The Lotus Temple's shape is not only significant to the Baha'i religion, but it's also special to Muslims, Hindus, Jains, and Buddhists. It's also simply beautiful to behold, no matter what your religious affiliations are. Bring fresh lotuses to the Lotus Temple for luck and release them in one of the temple's pools - you won't be disappointed.
6 6. Hidden Beach in Puerto Vallarta, Mexico
This beach is truly hidden. It's got crystal blue waters and a soft sandy shore all within and beneath a giant cavernous hole in Puerto Vallarta. Travelers might not notice the beach within this island's gaping hole until they reach its rim. On the other hand, savvy travelers plan their trips to Mexico with this beach in mind.
It's a hidden treasure, perfect for couples and families looking for a more intimate beach location than most of Puerto Vallarta's island shores have to offer. It's got a cool combination of shade, sun, and surf that you can't find anywhere else - and that some visitors don't find at all. Out of sight, out of mind! It's a perfect hideaway.
5 5. Hotel Inntel Zaandam in Amsterdam, the Netherlands
Remember how Rotterdam's Cubic Houses look like they were made by uninformed aliens? This location gives us similar vibes. It looks as if humans of the future wanted to create a cute, quaint Nordic cottage home, but couldn't imagine anything appropriately small. It could have also been designed by a glitchy computer program.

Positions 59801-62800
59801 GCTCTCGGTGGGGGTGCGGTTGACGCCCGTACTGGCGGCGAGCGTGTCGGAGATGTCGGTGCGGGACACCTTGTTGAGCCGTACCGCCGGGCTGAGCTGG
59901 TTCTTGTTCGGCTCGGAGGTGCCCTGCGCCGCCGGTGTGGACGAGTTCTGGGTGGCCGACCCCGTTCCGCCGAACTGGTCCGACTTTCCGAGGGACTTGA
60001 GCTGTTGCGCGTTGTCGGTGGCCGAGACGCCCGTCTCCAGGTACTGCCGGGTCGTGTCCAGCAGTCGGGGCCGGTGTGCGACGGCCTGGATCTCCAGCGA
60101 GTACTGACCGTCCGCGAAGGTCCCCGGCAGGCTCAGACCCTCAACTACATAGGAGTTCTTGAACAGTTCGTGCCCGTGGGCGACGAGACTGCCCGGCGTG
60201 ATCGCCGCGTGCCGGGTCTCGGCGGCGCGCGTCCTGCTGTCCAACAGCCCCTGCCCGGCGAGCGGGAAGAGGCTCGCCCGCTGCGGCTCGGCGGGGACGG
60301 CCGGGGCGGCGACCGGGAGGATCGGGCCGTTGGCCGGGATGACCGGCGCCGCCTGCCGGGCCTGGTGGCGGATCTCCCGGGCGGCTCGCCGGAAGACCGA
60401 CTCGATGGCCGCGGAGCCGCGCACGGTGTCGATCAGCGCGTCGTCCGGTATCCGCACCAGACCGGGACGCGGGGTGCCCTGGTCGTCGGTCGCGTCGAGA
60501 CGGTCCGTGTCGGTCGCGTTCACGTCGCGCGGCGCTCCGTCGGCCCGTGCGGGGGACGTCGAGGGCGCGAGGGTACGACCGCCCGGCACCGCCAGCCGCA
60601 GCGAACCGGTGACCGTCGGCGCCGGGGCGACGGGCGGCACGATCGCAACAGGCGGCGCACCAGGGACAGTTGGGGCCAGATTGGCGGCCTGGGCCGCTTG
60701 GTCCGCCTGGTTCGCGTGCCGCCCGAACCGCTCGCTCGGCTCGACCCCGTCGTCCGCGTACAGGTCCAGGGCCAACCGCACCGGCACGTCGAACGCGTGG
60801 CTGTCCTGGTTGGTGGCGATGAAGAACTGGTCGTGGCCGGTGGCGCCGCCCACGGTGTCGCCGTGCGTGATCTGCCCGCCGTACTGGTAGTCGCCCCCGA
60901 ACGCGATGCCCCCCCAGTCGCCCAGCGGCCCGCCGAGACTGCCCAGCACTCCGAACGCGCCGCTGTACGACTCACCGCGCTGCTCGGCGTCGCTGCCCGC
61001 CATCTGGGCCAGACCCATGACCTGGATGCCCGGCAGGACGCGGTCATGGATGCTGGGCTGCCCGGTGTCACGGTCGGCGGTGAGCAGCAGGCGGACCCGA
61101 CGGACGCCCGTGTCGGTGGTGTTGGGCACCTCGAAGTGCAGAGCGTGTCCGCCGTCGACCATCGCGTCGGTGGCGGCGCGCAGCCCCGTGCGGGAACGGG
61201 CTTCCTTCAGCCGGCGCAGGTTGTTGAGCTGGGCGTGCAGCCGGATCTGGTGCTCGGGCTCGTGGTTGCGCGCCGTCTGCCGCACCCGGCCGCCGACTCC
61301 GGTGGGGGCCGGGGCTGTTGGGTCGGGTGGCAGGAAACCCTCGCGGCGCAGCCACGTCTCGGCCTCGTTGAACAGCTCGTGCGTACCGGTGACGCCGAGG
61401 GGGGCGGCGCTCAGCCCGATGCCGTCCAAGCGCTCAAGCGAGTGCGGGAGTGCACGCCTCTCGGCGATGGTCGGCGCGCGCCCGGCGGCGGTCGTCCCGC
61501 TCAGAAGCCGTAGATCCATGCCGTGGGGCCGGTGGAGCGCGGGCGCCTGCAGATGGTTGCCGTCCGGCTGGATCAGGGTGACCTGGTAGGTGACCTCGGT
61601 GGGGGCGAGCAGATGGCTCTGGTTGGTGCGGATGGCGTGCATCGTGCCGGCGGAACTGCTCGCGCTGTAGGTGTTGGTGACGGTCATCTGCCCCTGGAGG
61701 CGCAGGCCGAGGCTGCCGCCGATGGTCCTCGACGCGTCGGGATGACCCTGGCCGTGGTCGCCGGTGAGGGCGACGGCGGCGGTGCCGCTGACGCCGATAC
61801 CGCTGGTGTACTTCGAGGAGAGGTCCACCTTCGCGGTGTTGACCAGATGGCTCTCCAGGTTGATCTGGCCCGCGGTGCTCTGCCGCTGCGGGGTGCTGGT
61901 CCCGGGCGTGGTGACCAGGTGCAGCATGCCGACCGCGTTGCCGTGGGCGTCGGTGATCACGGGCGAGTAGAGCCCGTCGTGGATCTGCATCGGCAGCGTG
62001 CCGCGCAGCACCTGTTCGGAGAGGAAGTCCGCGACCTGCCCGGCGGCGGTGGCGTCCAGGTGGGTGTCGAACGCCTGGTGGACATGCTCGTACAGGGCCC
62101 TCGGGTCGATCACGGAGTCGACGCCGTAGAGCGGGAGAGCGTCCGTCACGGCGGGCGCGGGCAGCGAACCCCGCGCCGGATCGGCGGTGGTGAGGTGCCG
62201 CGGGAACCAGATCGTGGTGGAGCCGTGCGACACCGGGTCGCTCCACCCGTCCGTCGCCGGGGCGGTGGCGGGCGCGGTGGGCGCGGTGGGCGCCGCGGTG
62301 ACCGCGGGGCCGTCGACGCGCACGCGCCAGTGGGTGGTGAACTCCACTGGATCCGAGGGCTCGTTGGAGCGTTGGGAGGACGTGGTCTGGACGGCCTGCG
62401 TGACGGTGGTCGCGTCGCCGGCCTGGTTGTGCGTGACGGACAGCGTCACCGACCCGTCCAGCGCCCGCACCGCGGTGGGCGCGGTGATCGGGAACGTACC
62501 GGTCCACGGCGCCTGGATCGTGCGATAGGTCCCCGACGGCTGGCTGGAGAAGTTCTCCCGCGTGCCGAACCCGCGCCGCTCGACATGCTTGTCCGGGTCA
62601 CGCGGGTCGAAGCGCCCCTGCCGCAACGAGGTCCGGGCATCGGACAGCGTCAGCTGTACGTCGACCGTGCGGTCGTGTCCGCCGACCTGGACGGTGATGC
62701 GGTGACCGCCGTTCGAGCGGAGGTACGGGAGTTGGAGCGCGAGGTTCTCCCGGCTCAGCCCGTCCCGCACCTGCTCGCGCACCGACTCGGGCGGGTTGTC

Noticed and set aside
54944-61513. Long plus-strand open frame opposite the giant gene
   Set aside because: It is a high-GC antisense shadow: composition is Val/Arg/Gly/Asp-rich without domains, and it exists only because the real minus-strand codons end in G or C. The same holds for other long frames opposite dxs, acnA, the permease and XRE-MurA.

We won't fault this building for its size, however. The future is all about high-density living, a list item 10 explained. You could fit dozens of comfortable travelers into the Hotel Inntel Zaandam, and that's precisely what it was made to do. Visit it yourself the next time you're in The Netherlands.
4 4. The Maze Building in Dubai, UAE
Maybe in the future, humans will be able to shift their center of gravity so that they can climb buildings like Spiderman! Who knows? We can dream! If that ever becomes the case, Dubai's Maze Tower will be even more entertaining than it already is.
Travelers could become real Maze Runners and scale this tower by making their way through the light-up maze. For now, we can only do the maze with our eyes as we observe this building from afar. If you're ever in Dubai, snap a selfie in front of the Maze Tower to earn some lasting views on your socials. It's so tempting to try to complete!
3 3. Metalmorphosis in North Carolina, USA
Have you seen any of Ridley Scott's iconic Alien films? The most recent in the franchise (Prometheus) involves a super-intelligent race of aliens called the "engineers" who are responsible for creating life as we know it. This fountain calls to mind the powerful, primordial, and predatory engineers who formed human features in their own image.
Of course, it's also just a giant human head. But isn't there something sleek and futuristic about a mechanized face that's larger than life? This one moves and circulates water in a public square on the USA's fast-paced east coast. Keep your eyes out for it if you visit (and make sure it's not keeping its eyes on you).
2 2. Temppeliaukio Church, Helsinki, Finland
Most of the items on this list look like they belong to a future in which the world is peaceful and architectural innovations have continued to progress to more and more impressive heights. Our number two location is very different. It looks to us as if it belongs to a post-apocalyptic time when the only safe dwelling places are subterranean.
Temppeliaukio Church is built right into excavated rock! Its interior walls are made of raw rubble, giving it a seriously rustic feel. The bare and resilient rock faces kind of give this space a timeless feel, but we definitely think it belongs firmly in a (preferably fictional) future.